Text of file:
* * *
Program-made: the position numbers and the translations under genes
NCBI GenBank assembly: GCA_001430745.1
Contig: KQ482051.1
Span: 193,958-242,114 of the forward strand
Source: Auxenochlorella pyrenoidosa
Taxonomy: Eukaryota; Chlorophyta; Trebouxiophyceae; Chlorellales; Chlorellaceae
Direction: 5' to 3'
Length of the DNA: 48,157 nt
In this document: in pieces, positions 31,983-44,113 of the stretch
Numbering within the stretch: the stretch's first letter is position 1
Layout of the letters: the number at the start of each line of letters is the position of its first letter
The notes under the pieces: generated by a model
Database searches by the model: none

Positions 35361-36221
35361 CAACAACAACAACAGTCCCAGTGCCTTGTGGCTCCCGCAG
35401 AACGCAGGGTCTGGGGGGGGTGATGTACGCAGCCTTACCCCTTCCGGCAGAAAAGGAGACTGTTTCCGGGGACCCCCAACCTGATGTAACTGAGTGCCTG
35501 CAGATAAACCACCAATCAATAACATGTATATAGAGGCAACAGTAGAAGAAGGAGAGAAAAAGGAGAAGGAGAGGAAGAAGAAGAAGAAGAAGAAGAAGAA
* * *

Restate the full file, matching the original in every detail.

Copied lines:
Program-made: the position numbers and the translations under genes
NCBI GenBank assembly: GCA_001430745.1
Contig: KQ482051.1
Span: 193,958-242,114 of the forward strand
Source: Auxenochlorella pyrenoidosa
Taxonomy: Eukaryota; Chlorophyta; Trebouxiophyceae; Chlorellales; Chlorellaceae
Direction: 5' to 3'
Length of the DNA: 48,157 nt
In this document: in pieces, positions 31,983-44,113 of the stretch
Numbering within the stretch: the stretch's first letter is position 1
Layout of the letters: the number at the start of each line of letters is the position of its first letter
The notes under the pieces: generated by a model
Database searches by the model: none

Positions 35361-36221
35361 CAACAACAACAACAGTCCCAGTGCCTTGTGGCTCCCGCAG
35401 AACGCAGGGTCTGGGGGGGGTGATGTACGCAGCCTTACCCCTTCCGGCAGAAAAGGAGACTGTTTCCGGGGACCCCCAACCTGATGTAACTGAGTGCCTG
35501 CAGATAAACCACCAATCAATAACATGTATATAGAGGCAACAGTAGAAGAAGGAGAGAAAAAGGAGAAGGAGAGGAAGAAGAAGAAGAAGAAGAAGAAGAA